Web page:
Holocaust memory is short. This week’s election in Germany in which the right-wing nationalist AfD (Alternative for Deutschland) party garnered a double-digit vote illustrates exactly how short. Germans are in the process of shedding their guilt and sense of responsibility for their Nazi past.
At the end of World War II, the United States and its allies forced Germany into a program of de-Nazification that affected its culture and thoughts for the next almost 80 years. There have been a few hiccups along the way: In 1985, Chancellor Helmut Kohl angered most Jews when he convinced the unwitting President Ronald Reagan to join him on a visit to a German military cemetery that held the remains of Nazi soldiers and SS members. Over the years, sundry politicians have felt that enough time had passed since the war, and it was time for Schlusstrich, a bottom line for Holocaust remembrance and restitution. For the most part, though, Germany tried its best to express its remorse in both word and deed.
The change in attitude actually began with the reunification of Germany in 1989. Eastern Germans had always expressed the view that they had never been Nazis, because they claimed that as Communists, they had opposed Nazism. This highlights the fact that almost half of Germany was never de-Nazified, or even educated about its Nazi past until the fall of the Berlin Wall.
It is, therefore, surprising that in Germany only 13 percent of the voters chose right wing anti-immigrant candidates. Those voters were reacting to a real issue. Their chancellor had invited in more than one million immigrants from Muslim countries. These immigrants were unwelcome everywhere else, including the United States. The 13 percent looks good in comparison with the rest of Europe. In France, Marine Le Pen’s National Front received almost 34 percent of the vote in recent elections. Populist parties have been gaining across Europe, and are already in power in Hungary and Poland.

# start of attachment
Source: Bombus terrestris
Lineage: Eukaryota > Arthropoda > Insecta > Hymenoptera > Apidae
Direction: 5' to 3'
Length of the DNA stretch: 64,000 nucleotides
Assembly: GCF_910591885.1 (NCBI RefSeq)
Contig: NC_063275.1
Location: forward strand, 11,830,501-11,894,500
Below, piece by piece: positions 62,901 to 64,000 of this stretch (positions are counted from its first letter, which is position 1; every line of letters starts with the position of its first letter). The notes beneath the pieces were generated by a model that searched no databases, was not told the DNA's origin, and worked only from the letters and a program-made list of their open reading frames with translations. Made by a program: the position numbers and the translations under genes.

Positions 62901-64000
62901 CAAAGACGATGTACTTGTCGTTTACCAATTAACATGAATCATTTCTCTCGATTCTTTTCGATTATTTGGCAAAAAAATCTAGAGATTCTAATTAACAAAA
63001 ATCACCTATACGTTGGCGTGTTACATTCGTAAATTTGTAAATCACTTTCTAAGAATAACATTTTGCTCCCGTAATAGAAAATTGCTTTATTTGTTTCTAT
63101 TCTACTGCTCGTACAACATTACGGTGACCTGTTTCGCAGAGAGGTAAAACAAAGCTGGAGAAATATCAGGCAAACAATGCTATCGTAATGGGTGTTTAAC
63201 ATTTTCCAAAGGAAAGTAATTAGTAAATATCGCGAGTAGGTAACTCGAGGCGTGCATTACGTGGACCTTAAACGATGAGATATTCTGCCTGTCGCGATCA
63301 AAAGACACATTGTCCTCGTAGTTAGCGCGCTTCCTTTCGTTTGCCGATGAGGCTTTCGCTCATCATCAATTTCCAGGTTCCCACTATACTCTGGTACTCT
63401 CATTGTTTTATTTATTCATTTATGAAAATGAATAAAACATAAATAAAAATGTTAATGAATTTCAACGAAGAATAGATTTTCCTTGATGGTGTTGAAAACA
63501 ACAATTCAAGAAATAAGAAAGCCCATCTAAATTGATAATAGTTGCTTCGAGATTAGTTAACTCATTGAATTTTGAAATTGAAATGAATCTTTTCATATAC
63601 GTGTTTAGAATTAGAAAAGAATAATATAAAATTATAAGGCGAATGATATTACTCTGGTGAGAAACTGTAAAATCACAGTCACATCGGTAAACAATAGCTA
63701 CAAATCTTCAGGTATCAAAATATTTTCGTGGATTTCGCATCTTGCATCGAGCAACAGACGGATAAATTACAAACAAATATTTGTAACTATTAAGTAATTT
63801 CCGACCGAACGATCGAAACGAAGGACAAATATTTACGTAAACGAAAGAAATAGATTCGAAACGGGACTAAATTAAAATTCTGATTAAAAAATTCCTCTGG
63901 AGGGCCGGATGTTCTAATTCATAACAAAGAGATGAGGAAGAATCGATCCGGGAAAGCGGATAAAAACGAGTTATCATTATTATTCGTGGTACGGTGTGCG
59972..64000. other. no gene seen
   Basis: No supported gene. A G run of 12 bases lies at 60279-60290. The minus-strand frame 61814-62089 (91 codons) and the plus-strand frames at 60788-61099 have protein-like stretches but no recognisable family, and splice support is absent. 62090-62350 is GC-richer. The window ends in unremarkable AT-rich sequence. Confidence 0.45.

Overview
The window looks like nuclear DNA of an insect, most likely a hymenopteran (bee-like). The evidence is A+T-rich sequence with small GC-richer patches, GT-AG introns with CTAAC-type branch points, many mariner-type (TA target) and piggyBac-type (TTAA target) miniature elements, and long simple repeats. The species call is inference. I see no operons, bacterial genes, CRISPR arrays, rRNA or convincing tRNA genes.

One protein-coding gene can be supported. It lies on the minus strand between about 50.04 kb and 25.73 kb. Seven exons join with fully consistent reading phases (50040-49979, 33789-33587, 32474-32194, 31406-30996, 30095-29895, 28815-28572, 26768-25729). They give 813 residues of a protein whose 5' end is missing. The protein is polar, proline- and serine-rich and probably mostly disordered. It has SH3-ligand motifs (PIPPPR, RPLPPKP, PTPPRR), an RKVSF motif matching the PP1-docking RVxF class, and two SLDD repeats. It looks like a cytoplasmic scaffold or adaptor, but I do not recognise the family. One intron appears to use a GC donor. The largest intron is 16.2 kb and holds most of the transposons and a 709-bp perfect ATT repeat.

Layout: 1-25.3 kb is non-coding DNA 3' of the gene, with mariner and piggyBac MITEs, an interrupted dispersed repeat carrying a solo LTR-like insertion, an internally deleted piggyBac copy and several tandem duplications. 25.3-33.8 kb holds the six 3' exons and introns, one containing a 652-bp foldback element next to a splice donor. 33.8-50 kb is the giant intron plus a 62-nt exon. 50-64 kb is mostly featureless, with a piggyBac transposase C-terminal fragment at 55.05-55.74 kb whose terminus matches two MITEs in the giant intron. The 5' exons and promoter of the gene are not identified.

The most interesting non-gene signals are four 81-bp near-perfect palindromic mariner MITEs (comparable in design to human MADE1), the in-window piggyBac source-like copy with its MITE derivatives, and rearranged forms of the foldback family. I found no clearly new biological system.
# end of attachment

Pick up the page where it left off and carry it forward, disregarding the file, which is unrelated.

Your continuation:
It is clear that the nation that built Auschwitz, that passed the Nuremberg Laws and murdered six-million Jews under the leadership of Adolf Hitler, needs to do more than any other country to fortify its young democracy. However, it is human nature to forget. In Germany, there has been a forgetting. The mayor of Berlin, who supports BDS, has forgotten the government’s support of Israel as a basic principle.
The Nobel laureate author Gunther Grass has forgotten his country’s culpability when he writes that Germans also died during World War II. Germans who formed the Kriegskinder association to help descendants of Nazi perpetrators deal with their trauma have forgotten.
Now, the AfD and 13 percent of Germany’s voters have forgotten that Germany, because of its past, needs to be different if it is to survive as a democracy. They cannot insist that school curriculums focus more on positive, identity-uplifting episodes in German history and less on Nazi crimes.
Germany is at a crossroads. Chancellor Merkel, who has led Europe’s most powerful country for the past 12 years, has done almost everything right. She was, however, unprepared for the reaction to doing too much of what her humanism saw as the right thing to do. She needs to be careful during her current term in office. She needs to be wary of the 13 percent by making Germany safe again following the violent terrorism experienced over the past several years.
We Jews stand in between open immigration and safe and secure streets. We need both. Mrs. Merkel has to deliver.
Israel Singer is professor of politics at Touro College and University System. He is president emeritus of the Conference on Material Claims Against Germany.